Hot forecast and sunny days

“Is it hot out here or what?” I ask as I fan myself, and sweat drips down my face.

Bill says, “Is a twenty-pound Robin fat?”

It’s hotter than Hades in Oklahoma. Not as hot as 2011, but hot enough.

Back garden at the end of June, 2015. It's all growing so well.
Back garden at the end of June, 2015. It’s all growing so well.

Good thing daylilies like hot weather. They may melt in the afternoon, but tomorrow is always another day, and another bloom.

Hemerocallis 'Ruby Sentinel' next to the deck. 'Ruby Sentinel' is an older and inexpensive cultivar.
Hemerocallis ‘Ruby Sentinel’ next to the deck. ‘Ruby Sentinel’ is an older and inexpensive cultivar.

Much of June was full on sunshine, but a cold front came through Friday night, and we cooled down to 85F. I’ll take it over last week where the humidity made me feel as if I were living in Houston in August.

Hemerocallis 'Freewheelin'
Hemerocallis ‘Freewheelin’

My daylily club did a local garden tour on Saturday, and my garden was part of the tour. I worked hard to get things tidied up. Actually, my whole family worked hard, and Kari came out and helped twice too. It takes a village to keep a garden tour ready. Things have never looked better. If I haven’t already enticed you with photos to join the daylily club, what will it take? I’m ready to make house calls if I must.

Silphium perfoliatum, cup plant, so named because the leaves form little cups for pollinators after a rain.
Silphium perfoliatum, cup plant, so named because the leaves form little cups for pollinators after a rain.

My visitors seemed taken with Silphium perfoliatum, cup plant which will be covered in yellow, daisy-like flowers in a few weeks. Its sheer size, already over six feet tall, and sturdiness make people stand in awe. The other thing they loved was the monarda, which is pretty spectacular this year. I don’t know the cultivar. I thought it was ‘Pardon My Purple,’ but PMP is a lot shorter than mine. I haven’t a clue, but the photo is below. Do any of you have an idea?

Not sure about the name of this monarda, bee balm. Anyone have an idea?
Not sure about the name of this monarda, bee balm. Anyone have an idea?

The garden is in full glorious bloom. I added a border, and I put soaker hoses on it with a timer. I can’t keep up with the watering otherwise. Drip irrigation is much more efficient than trying to hand water anyway. I added two Vitex agnus-castus ‘PIIVAC-I’ PPAF Delta Blues™ chaste trees to this new border because of some information from my dear friend, Beth Teel, of Tulsa. Beth uses vitex branches to make small supports for her plants. The limbs of the trees are very pliable and can be bent into various shapes and even made into wattle fencing. Beth also has a new gardening blog, Green Country Gardener, if you want to check out another Oklahoma gardener. Delta Blues™ is beautiful and blue. Blue is so hard to find in the garden.

Hemerocallis 'No More Tears' is a good attitude to adopt when gardening.
Hemerocallis ‘No More Tears’ is a good attitude to adopt when gardening. Of course, the name refers to Rev. 21:4. It’s one I hold onto when I lose someone I love.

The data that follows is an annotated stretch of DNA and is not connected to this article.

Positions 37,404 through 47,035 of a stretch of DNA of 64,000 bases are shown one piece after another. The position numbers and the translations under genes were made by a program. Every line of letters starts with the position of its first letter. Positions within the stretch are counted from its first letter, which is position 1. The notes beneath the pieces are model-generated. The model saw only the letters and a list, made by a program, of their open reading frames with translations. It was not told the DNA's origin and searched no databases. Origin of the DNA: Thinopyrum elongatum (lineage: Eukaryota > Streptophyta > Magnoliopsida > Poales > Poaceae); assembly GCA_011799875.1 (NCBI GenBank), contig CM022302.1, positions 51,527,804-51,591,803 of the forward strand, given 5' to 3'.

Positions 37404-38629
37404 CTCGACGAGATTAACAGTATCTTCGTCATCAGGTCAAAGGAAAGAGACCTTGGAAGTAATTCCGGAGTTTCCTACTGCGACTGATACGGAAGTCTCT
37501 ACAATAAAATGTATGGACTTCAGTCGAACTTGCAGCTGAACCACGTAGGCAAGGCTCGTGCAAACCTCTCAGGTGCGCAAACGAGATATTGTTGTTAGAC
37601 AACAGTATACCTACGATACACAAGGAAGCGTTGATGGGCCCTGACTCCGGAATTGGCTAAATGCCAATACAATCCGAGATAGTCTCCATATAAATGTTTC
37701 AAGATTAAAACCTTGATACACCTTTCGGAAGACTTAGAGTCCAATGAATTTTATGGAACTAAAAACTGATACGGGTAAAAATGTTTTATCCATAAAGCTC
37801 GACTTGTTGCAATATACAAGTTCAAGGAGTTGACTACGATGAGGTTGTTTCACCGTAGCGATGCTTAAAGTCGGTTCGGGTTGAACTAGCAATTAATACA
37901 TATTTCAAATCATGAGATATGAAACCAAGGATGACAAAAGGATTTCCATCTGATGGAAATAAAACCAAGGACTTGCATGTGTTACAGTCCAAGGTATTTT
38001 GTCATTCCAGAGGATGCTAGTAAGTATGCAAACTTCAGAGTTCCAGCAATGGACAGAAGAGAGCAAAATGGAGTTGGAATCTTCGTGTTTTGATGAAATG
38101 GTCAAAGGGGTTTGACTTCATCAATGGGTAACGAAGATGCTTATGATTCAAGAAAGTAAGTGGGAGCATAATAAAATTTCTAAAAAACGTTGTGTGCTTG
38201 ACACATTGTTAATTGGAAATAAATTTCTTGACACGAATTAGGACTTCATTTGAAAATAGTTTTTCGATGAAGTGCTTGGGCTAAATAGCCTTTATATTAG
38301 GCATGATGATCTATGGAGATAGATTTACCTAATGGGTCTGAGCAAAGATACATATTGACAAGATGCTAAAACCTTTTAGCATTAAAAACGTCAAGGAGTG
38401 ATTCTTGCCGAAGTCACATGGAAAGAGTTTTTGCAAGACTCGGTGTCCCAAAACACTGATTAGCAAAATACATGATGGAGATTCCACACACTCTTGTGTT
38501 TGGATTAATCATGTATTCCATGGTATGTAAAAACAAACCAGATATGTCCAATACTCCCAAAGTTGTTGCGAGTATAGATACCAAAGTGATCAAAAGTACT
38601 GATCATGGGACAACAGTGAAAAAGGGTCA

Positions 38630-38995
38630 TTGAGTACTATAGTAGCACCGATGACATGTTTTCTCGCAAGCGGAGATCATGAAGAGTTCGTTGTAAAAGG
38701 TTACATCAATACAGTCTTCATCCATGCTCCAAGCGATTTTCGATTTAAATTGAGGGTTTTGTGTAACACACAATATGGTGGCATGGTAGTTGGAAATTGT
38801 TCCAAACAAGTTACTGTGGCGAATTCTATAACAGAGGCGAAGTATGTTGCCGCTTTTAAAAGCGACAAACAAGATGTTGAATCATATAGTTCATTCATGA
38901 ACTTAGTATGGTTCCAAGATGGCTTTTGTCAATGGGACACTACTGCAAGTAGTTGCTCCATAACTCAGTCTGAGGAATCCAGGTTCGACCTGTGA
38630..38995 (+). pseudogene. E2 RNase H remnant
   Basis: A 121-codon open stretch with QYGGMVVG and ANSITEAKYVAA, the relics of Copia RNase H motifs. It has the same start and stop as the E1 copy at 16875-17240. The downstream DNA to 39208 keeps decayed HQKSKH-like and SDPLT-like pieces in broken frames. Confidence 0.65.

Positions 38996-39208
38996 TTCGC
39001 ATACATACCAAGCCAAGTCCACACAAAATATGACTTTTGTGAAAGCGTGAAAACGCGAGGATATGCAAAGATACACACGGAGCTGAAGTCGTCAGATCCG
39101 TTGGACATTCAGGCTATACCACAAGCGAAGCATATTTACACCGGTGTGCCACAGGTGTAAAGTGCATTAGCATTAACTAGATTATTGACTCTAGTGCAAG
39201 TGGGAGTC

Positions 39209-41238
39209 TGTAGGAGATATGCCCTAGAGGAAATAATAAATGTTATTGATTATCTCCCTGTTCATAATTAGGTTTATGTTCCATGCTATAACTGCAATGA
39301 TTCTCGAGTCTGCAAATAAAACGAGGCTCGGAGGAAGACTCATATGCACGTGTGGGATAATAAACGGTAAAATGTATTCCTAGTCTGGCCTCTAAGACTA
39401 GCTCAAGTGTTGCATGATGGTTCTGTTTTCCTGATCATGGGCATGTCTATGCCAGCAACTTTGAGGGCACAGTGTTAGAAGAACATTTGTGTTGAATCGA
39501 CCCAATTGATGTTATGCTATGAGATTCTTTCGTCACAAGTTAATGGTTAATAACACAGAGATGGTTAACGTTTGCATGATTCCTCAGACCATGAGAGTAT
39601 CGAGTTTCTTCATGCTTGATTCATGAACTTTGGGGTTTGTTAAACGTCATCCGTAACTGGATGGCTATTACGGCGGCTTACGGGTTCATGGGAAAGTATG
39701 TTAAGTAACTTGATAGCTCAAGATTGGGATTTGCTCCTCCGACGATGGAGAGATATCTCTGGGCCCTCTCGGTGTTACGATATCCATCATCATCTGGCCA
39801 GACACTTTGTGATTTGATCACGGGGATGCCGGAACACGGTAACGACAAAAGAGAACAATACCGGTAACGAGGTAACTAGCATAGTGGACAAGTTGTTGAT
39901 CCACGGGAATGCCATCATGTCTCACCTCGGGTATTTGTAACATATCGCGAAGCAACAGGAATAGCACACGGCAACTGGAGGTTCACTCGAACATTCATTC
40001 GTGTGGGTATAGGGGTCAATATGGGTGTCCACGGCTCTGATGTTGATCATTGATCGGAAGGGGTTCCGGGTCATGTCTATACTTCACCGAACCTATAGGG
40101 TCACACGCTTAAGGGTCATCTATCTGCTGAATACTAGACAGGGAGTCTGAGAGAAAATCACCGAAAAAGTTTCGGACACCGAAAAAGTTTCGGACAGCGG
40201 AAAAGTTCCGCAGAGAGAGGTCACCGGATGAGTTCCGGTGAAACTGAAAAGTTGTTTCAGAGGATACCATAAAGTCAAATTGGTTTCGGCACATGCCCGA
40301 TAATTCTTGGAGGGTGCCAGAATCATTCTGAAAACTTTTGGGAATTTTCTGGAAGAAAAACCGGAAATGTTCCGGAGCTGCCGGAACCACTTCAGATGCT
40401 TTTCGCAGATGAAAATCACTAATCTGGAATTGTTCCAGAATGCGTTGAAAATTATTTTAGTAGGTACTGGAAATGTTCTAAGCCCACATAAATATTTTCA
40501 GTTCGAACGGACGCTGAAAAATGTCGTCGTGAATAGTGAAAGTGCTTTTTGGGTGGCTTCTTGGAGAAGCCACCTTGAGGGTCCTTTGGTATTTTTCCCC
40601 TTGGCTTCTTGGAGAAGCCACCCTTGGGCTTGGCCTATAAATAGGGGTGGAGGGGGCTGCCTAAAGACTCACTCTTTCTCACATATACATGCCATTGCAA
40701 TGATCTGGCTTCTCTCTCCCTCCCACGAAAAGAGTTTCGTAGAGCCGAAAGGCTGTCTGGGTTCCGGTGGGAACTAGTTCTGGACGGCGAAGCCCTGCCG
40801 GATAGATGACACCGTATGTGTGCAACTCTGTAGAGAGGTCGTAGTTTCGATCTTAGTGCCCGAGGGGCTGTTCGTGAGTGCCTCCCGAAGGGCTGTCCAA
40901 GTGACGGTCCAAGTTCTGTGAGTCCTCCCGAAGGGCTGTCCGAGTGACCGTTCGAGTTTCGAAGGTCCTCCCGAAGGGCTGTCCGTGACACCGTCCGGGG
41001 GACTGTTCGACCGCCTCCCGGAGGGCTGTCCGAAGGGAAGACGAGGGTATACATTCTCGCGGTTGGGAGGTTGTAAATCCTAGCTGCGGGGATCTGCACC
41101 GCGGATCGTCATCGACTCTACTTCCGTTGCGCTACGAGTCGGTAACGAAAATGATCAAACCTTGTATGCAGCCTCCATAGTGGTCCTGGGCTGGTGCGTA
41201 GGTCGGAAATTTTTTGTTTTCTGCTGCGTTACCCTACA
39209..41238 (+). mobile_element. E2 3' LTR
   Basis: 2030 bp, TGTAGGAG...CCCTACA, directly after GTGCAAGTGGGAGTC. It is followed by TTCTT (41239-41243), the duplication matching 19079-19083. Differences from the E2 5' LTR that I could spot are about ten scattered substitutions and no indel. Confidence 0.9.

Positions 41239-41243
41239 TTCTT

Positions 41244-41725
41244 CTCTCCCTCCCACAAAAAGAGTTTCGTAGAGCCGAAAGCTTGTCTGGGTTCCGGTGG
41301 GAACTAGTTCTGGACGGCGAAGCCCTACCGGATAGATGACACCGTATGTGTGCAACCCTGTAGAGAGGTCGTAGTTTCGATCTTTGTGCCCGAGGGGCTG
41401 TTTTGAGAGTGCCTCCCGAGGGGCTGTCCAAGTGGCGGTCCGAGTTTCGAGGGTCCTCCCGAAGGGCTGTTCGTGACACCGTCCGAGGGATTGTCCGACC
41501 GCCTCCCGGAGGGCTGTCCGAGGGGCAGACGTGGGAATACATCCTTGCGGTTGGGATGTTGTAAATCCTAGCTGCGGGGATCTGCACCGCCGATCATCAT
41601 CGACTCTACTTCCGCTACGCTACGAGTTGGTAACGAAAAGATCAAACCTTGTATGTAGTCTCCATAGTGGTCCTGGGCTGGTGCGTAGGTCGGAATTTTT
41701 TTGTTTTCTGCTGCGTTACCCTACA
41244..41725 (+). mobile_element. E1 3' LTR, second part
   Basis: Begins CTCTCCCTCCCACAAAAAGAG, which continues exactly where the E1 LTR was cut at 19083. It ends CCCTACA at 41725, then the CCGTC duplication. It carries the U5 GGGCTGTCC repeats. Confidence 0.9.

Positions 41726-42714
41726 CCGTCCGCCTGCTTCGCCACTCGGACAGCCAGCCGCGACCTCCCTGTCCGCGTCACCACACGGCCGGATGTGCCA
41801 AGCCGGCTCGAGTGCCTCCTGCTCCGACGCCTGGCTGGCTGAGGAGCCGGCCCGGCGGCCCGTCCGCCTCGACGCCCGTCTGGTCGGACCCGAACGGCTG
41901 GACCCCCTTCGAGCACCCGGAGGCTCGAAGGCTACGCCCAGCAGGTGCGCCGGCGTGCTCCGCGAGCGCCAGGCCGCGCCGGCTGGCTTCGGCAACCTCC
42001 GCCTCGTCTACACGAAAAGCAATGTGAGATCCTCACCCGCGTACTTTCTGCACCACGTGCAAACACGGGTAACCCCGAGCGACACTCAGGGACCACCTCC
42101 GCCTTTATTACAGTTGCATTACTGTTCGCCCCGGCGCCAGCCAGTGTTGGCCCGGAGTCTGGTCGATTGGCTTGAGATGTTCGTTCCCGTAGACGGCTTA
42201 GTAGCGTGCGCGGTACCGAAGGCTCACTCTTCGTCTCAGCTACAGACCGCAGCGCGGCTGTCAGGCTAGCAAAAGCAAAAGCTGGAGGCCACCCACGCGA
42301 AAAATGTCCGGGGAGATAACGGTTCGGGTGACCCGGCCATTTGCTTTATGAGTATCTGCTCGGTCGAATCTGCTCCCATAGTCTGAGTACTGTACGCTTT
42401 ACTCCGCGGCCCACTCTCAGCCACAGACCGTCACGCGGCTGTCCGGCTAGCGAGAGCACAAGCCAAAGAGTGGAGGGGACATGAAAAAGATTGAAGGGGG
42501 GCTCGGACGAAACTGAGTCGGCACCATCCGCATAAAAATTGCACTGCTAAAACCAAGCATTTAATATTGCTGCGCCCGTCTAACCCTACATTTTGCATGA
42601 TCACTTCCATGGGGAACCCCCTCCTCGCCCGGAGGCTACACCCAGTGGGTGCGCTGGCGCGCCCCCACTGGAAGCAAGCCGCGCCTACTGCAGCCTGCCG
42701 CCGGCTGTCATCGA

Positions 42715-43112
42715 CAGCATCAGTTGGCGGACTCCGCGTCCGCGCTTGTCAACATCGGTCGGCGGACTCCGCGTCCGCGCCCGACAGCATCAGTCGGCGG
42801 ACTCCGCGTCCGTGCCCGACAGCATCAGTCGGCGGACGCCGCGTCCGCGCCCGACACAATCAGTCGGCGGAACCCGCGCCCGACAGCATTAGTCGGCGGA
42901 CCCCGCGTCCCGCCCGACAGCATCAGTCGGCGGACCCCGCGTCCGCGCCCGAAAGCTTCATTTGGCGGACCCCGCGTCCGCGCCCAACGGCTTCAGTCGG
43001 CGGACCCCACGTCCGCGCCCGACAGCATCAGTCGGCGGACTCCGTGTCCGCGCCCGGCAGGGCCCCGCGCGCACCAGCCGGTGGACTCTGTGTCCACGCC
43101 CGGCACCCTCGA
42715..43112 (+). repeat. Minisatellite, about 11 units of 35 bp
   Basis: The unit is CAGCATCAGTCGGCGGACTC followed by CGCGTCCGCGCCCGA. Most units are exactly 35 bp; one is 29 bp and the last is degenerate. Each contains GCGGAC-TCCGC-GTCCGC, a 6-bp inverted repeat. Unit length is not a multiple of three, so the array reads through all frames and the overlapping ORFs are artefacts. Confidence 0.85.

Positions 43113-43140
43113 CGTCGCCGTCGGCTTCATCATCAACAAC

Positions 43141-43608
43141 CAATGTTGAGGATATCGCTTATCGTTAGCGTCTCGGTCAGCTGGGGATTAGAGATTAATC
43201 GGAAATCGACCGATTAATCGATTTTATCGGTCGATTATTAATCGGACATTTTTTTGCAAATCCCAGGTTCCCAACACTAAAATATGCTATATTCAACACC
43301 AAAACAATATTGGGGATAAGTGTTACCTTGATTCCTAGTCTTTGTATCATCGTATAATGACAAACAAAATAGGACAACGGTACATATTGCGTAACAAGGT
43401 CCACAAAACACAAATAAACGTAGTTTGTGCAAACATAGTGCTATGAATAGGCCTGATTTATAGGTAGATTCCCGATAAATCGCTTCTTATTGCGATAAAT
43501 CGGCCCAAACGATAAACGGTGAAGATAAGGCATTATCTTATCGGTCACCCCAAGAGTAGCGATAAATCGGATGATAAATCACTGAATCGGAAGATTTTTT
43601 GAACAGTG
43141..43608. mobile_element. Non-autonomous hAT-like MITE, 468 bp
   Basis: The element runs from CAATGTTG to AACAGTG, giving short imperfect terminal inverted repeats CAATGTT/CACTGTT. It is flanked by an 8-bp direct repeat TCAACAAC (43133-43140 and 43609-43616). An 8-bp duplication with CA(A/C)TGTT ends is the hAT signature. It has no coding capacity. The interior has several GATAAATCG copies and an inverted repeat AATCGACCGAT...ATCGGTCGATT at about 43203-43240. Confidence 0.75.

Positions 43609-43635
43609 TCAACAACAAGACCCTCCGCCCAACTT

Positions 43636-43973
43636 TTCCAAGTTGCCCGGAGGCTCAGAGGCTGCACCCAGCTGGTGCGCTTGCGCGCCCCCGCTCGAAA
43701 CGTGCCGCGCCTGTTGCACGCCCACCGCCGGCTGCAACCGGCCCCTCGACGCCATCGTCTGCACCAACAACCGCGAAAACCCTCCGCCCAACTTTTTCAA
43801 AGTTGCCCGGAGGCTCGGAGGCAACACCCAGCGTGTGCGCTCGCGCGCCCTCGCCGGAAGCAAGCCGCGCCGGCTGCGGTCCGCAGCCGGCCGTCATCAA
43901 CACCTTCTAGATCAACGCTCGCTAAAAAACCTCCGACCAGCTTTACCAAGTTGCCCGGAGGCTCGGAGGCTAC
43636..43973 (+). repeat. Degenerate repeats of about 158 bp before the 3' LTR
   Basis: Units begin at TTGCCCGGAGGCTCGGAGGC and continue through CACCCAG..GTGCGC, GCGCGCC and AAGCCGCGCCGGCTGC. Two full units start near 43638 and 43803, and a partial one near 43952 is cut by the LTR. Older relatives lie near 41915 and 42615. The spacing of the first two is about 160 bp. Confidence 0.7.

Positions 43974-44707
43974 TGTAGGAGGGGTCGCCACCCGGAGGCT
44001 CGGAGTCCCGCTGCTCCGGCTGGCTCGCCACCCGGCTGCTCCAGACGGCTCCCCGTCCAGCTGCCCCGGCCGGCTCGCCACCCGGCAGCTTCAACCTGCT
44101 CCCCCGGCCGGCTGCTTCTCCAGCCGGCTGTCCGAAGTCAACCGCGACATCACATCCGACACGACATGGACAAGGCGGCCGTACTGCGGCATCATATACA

Gardeners are the original, eternal optimists. As an example, I dug up four more roses this week. I’ve lost count of how many I’ve lost to Rose Rosette Virus, but I think these four bring the current year’s total to twelve. Still, I keep thinking of all the shrubs I want to grow in their places. My garden is ever more diverse, and I must admit that the shrubs I’m choosing are easier to keep than my precious roses. I still miss the roses though.

H. 'Concorde Nelson' (Reeve, 1998) is a total favorite. Good daylilies don't have to be expensive if you own older ones too.
H. ‘Concorde Nelson’ (Reeve, 1998) is a total favorite. Good daylilies don’t have to be expensive if you own older ones too.

Not only is it daylily season here, it’s also the beginning of lily season. Just check out the beauty shots of ‘Conca d’Or’ at the top of this post. I have three other lilies blooming too. There is nothing easier to grow than true lilies, and orienpets are dramatic darlings. They grow very, very tall so they will need some support. You can use a stake and twine, or just prop them up with these metal blossom supports. Sometimes, I use two per lily depending upon how big it is. Probably not the most efficient way, but it seems to work.

These plant supports make great supports for tall Orienpet and trumpet lilies.
These plant supports make great supports for tall Orienpet and trumpet lilies.

That’s all I have this week. I have harvested two tomatoes. Yay. Please let me know what’s blooming in your garden too. I love to hear.


  1. Josephine says:

    How lovely! our daylilies here thrive as well. It’s almost like we see a rainbow back at our garden. We found that a little bit of mulching helped their growth. At least, we don’t depend on rain as much as we used to.

  2. I’m sorry Dee, but I’m still in the Non-Daylily Grower club, along with no other gardener that I know! Yes, the flowers are so beautiful, but the strappy foliage always fading to brown was just too much work for me. I was forever trying to clean up the plants. I just generally have a problem with strappy foliage, except of course ornamental grasses, which I love. I have another rose to dig up myself. It’s very discouraging to me, because of the way I devoted a long border to roses only. How odd is it going to look to replace them one by one with other plants?

    1. Dee Nash says:

      Hi Robin, I’ve found that drying strappy foliage usually comes from “dormant” types that are tired from blooming and all the heat. They seem to want to go back to dormancy in super hot weather. I can understand why they get on your nerves. They do mine too. Every plant has its problems. That’s for sure.

  3. Rose says:

    You don’t have to entice me to join the daylily club, Dee–I’m addicted to them! You have so many beautiful varieties, but I don’t think I’ve ever seen a daylily I didn’t like:) After seeing your ‘Ruby Sentinel,’ I wonder if that is one of the daylilies I have. My aunt gave me quite a few divisions of two different daylilies several years ago. One of them is the dark red like this one; since I never knew its name I call it ‘Nettie’s Rubies’ after my aunt. It’s a prolific bloomer, that’s for sure. Not so hot here, thank goodness; we’re all just thankful to see the sun again for a few days–it’s been a very rainy month.